Grace For The Journey
Because of persecution and difficulties they were facing as new Christians, they were tempted to turn their backs upon Christ and go back to the old ways of the Old Covenant – essentially leaving Christianity and going back to Judaism. The writer of Hebrews is warning them not to do this, not to neglect their great salvation. What the writer does is to . . .
Demonstrate the superiority of Jesus Christ
Over the old system of the Old Covenant.
Jesus is better than anyone or anything –
Chapters 1 and 2: Jesus is better than the prophets
. . . Better than the angels . . . Better than the Law.
Yesterday we looked at the first six verses in chapter 3, and saw that we are to “consider Jesus” who is better than Moses, “the man” of Judaism. We saw in that passage that Jesus is worthy of more glory because the Messiah is better than Moses as the Builder is better than the Building, and as the Son is better than the Servant. Moses was a faithful servant in the house of God’s people, but Jesus is the faithful Son over the house of God’s people.
This reflection upon Moses and God’s people in the Old Testament leads the writer to write about the unfaithfulness of God’s people who came out of the wilderness, Moses having led them out of Egyptian bondage. God’s people in slavery for 400 years and finally Moses leads God’s people out of Egypt to take them into the Promised Land of Canaan, but the people lacked faith to enter the land and rebelled against Moses and murmured about Moses and so God punished them by causing them to wander 40 years in the wilderness until the unfaithful generation died out. The writer reflects upon this tragedy and, quoting from Psalm 95, applies the Exodus narrative to the Hebrew people to whom he is writing.
Look for this as we go through verses 7 through 11. The teaching about the unfaithfulness of God’s people is a direct quote of Psalm 95:7-11! Chapter 3:7-11 is from Psalm 95:7-11. The writer uses the teaching of the unfaithful, unbelieving, and hard-heartedness of God’s people in the Old Testament Exodus story and then applies that wandering in the wilderness event to the Hebrews – lest what happened to those who died in the physical wilderness be true of the Hebrews and they die in the spiritual wilderness of unbelief. That is verses 12 and following. You will note that in verse 12, “Beware, brethren, lest there be in any of you and evil heart of unbelief,” and what he teaches after this statement.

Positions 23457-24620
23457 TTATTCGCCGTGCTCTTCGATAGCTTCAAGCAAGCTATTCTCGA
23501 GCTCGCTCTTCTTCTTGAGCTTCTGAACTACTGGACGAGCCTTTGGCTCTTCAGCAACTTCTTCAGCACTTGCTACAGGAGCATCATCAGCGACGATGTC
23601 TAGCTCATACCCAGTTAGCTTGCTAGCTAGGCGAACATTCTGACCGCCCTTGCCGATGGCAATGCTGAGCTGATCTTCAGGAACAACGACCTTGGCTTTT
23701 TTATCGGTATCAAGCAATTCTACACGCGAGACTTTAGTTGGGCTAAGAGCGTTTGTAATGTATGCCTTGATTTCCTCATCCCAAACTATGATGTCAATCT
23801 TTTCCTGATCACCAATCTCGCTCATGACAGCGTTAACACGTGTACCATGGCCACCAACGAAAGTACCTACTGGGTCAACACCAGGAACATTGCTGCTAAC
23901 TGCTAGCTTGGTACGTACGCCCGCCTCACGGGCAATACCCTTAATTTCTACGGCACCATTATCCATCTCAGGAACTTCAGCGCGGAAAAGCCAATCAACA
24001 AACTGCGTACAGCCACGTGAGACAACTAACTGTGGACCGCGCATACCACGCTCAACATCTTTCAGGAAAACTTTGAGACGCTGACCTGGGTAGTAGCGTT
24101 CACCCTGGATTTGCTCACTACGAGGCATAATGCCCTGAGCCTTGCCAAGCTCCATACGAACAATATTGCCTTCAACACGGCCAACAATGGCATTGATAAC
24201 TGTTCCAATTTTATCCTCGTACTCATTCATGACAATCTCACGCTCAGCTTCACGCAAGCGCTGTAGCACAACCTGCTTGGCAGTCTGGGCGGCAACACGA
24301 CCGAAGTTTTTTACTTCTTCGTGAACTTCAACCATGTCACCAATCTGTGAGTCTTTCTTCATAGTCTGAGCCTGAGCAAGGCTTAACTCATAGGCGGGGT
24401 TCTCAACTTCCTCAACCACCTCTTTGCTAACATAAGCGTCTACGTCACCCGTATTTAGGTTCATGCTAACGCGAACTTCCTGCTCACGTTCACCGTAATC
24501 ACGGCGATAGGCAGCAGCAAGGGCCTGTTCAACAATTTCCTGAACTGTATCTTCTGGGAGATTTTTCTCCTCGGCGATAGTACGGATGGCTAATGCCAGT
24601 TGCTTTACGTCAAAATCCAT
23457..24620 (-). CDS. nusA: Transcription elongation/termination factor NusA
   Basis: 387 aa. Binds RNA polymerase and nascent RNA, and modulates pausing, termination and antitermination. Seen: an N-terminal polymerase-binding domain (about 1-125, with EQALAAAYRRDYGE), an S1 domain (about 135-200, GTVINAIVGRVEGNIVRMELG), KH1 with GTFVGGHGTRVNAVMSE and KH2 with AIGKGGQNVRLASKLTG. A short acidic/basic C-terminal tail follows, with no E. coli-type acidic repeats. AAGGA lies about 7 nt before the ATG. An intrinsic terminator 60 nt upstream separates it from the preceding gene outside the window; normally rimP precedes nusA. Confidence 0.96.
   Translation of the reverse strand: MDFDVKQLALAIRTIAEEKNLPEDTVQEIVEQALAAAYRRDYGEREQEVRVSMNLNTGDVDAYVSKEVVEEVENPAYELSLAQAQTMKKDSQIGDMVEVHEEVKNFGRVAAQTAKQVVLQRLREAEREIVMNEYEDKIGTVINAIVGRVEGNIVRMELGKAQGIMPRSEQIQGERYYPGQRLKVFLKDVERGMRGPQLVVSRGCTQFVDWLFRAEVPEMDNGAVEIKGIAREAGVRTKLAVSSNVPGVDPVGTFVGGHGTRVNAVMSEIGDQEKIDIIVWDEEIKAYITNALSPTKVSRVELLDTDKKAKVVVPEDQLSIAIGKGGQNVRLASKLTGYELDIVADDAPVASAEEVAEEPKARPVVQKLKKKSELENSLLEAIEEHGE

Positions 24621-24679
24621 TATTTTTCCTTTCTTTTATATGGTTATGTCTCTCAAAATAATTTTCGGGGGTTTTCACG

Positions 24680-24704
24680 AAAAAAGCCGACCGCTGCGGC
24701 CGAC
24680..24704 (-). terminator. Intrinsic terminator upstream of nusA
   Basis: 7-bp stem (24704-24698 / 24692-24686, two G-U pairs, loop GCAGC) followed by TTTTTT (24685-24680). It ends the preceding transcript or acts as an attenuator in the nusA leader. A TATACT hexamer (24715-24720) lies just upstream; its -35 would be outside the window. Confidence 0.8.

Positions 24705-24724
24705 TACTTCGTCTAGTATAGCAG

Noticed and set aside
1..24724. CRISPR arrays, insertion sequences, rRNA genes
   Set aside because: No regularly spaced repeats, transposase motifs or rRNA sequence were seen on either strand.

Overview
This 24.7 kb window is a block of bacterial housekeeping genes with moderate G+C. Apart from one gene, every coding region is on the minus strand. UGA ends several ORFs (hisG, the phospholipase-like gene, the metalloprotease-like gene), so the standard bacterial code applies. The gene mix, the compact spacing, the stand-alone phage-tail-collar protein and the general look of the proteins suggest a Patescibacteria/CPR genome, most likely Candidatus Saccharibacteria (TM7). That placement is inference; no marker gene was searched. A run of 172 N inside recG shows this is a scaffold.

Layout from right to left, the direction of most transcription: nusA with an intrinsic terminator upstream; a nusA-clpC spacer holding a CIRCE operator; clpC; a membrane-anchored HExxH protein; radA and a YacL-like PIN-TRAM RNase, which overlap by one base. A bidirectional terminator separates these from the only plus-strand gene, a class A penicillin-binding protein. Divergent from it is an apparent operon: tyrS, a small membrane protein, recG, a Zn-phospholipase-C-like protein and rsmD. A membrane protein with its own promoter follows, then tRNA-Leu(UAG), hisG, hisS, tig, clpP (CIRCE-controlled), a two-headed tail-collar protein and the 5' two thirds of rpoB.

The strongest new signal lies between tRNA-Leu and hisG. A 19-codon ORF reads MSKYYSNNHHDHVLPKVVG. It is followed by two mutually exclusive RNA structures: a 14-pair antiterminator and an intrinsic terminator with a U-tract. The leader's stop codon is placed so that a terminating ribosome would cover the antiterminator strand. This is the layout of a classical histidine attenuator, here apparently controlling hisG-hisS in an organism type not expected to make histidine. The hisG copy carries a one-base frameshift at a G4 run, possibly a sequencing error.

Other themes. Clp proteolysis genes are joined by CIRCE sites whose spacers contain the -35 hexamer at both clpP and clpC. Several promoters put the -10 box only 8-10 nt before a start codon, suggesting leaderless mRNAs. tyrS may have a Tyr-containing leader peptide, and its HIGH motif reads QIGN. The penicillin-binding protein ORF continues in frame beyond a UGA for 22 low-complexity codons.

Our study is entitled, “Unbelieving Hearts Among God’s People.” The title suggests that while there is a group of people known as Christ-followers, the church, there may be many among the congregation, many among God’s people, who are not believers, who are actually unbelievers – just as there were many among God’s people in the Old Testament who failed to believe God, failed to remain faithful to God, who consequently died in the wilderness, failing to enter the Promised Land. What happened to those who died in the physical wilderness is a picture of what happens to those who die in the spiritual wilderness.
If Hebrews teaches us anything it teaches us that only those who remain faithful to God, who go on believing in God, will be those who enter into the Eternal Land of Promise, the Kingdom of God, and the heavenly rest of Jesus Christ. Only those who are faithful followers of Christ – those who are faithful to the end. We see that there in verse 14, “For we have become partakers of Christ if we hold the beginning of our confidence steadfast to the end.” This is a similar statement to that which the writer made back up in verse 6 where the writer says that Jesus is the Son over His own house – the people of God – “Whose house we are if we hold fast the confidence and the rejoicing of the hope,” our hope in Christ firm to the end.” There is this theme of going on to continue to demonstrate that we are “partakers of the heavenly calling” (verse 1) and “partakers of Christ” (verse 14), because “we hold the beginning of our confidence steadfast to the end.” Christianity is being captured by Christ . . . Christianity is continuing to be captivated by Christ . . . Christianity is about one surrendering to the Savior; beginning as a true believer, and continuing on as a true believers.
This now the second warning in Hebrews. In issuing these warnings, the writer does not mean to unsettle true Christians. He is not attempting to discourage those who have surrendered and are seeking to live in the power of the Holy Spirit as true sons of God. He is not seeking to rattle true Christians, true believers, who are following Christ day by day. On the contrary, he is encouraging them to keep their eyes on Jesus. It is like he’s saying, “Don’t stop! You can do this! Keep moving on and growing in your faith!” That is the way true Christians should read and hear these warnings.